New sails

Javelin

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I'm in the market for a new main and genoa for my masthead rigged 1985 3/4 tonner, (34') which these days is used for cruising as the closest racing to me is 35 miles away.
My proposed budget is up to 4k.
I was interested in the article in the latest YM (Nov) on cruisers sailcloth which introduced another layer of complication into the decision making process.

The main driving sail is the 140% genoa set on a Harken furler.
In practice the genoa provides 75 to 80% of my upwind speed in a wind range of 5 to 20knts.
So it follows that I should specify a better quality cloth for the genoa.

The mainsail is high aspect and currently soft luff but thinking about going fully battened.
The current main is a Hyde laminate which still has a good shape but the glues used on seams and batten pockets have all given up and have had to be repaired and sewn.
It also doesn't have a third reef which I could have used a few times recently.

So current thinking is Hydronet or similar for the genoa and a fully battened dacron main.

Any thoughts?
 

johnalison

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I took the opposite line. I got new sails from Parker & Kay last year. I chose laminate for the jib (110%) and Hydronet for the main. My reasoning was that in cruising it is never going to be possible to avoid some flogging when raising and lowering the main, and this might shorten my main's life. My last laminate jib lasted 12 seasons, so I should be OK if I carry on as usual, and the laminate should hold its shape as well a being cheaper. We have done one season with the new sails and I'm very happy with them. Except - have you ever tried folding Hydronet?
 

Concerto

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I am in a similar position with my Fulmar. After chatting with a number of sailmakers and listening to their recommendations. I have decided that the sails must be made completely in the UK. The sail cloth was slightly more difficult as I am replacing 16 year old Hood sails including a fully battened main. My choice is for Vectran, but there is variances between sailcloth manufacturers and D&P has the tightest and most even weave. Vectran should give a sail life of about 20 years, so should be my last set. The final choice of sailmakers was slightly more difficult and eventually settled on Kemp.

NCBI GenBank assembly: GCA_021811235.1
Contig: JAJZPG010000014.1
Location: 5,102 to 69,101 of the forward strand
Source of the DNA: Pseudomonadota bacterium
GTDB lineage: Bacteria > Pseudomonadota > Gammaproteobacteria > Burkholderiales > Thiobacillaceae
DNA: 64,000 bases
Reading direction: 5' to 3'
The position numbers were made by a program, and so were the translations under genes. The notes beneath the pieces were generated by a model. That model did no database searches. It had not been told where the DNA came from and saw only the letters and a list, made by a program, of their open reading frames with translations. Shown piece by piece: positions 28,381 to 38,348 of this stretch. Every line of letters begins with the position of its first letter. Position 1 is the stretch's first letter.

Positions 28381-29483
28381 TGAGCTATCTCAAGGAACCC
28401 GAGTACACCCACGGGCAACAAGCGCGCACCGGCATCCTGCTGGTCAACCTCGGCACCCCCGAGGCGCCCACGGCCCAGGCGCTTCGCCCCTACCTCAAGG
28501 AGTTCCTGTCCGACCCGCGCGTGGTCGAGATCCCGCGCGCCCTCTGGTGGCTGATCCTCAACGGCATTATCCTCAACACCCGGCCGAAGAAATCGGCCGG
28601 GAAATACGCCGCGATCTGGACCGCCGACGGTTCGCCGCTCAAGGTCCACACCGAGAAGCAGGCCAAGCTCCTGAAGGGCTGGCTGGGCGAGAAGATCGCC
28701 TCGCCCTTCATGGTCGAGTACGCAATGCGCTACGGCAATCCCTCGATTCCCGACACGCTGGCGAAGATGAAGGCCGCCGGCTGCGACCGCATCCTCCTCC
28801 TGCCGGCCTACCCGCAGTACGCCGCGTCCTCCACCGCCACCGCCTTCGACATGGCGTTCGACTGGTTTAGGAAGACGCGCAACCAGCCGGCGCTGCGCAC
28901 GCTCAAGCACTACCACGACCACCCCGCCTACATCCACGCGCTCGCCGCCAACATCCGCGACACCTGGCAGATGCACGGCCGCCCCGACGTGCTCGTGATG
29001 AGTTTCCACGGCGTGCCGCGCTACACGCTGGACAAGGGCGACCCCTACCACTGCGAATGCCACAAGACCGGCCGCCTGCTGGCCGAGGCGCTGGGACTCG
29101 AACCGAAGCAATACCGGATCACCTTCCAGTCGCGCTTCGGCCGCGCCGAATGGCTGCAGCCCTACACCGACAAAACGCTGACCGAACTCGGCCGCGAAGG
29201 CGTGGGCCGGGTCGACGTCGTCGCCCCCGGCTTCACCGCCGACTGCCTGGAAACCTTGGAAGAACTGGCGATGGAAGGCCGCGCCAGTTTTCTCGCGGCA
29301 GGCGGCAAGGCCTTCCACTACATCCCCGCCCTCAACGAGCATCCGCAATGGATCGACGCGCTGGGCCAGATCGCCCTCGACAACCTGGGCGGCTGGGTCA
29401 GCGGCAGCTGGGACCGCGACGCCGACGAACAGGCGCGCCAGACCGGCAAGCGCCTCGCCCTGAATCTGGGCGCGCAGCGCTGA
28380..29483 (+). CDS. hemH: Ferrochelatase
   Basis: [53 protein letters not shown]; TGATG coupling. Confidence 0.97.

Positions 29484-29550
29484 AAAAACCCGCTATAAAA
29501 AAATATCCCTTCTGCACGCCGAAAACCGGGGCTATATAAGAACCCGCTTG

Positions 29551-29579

Javelin

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Agree on the UK made sails having seen some of the rubbish made in the far east with big name stickers on the sail.
I'm aiming at giving local-ish business Advantage sails the work but I want to have all my ducks in a row before I give any go ahead.
I'm thinking 5 to 8 seasons, 20 seems a little ott.

Downside of fully battened is................?

The only other idea is to reduce the jib to 120% and add some roach on the main as I said earlier its very high aspect.
36' luff and only a 10' foot.
My worry is currently she is perfectly balanced and I might end up adding weather helm with a bigger roached main.
 

Concerto

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The runner up in my choice was One Sails, which are fairly local to you.

The amount of use a sail has will affect its life. I do not do lots of long distance sailing, but Vectran is designed for this. The Hood dacron mainsail still sets well after 16 years but the furling genoa is not setting well now as the leach is too tight with a poorly fitted UV strip.

Downside of a fully battened sail is? Slightly heavier to haul up and fitting the full length battens can be difficult. Otherwise I cannot think of any problems other than possible chafe on the batten pockets against the shrouds.
 

LONG_KEELER

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As mentioned, Vectran may be worth looking at .

It's a hybrid weave of polyester and Dyneema .

It's still woven so takes out some of the worry with laminates.
 

Minchsailor

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+1 to fully battened. I had a new FB main made last winter; it sets a treat and is easy to hoist and stow. Cannot comment on material - I went for a premium cruising quality as I use the boat a lot, no racing (except when another yacht is in sight....).
 

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